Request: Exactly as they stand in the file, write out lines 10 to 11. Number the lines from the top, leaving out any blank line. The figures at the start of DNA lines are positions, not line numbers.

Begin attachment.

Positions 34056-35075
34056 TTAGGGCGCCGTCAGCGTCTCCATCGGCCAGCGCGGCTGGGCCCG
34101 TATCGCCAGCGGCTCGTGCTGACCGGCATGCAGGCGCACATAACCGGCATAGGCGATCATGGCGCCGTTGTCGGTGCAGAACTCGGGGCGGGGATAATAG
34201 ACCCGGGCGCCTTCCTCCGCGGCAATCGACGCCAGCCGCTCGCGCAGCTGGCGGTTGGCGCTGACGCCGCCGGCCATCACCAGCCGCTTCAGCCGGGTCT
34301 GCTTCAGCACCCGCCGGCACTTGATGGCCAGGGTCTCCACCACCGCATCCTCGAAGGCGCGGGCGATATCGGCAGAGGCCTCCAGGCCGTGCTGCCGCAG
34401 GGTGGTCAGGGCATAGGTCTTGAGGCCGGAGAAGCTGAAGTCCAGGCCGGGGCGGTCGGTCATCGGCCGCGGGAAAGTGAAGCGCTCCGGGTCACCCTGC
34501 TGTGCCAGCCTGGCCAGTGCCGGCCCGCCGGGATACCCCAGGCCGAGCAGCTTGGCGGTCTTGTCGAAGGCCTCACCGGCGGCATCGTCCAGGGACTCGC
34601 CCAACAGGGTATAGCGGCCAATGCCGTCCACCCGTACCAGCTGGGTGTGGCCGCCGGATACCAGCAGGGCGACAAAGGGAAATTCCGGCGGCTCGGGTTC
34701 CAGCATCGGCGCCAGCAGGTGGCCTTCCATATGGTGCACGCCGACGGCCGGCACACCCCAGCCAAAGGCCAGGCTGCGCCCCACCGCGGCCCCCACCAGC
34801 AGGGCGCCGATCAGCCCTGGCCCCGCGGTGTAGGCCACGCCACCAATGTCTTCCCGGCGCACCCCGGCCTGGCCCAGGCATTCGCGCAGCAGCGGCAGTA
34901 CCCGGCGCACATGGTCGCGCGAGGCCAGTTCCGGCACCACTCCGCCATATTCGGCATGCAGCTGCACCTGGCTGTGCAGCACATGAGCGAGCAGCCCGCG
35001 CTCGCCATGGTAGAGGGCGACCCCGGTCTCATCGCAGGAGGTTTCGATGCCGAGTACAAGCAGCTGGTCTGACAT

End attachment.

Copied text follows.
34801 AGGGCGCCGATCAGCCCTGGCCCCGCGGTGTAGGCCACGCCACCAATGTCTTCCCGGCGCACCCCGGCCTGGCCCAGGCATTCGCGCAGCAGCGGCAGTA
34901 CCCGGCGCACATGGTCGCGCGAGGCCAGTTCCGGCACCACTCCGCCATATTCGGCATGCAGCTGCACCTGGCTGTGCAGCACATGAGCGAGCAGCCCGCG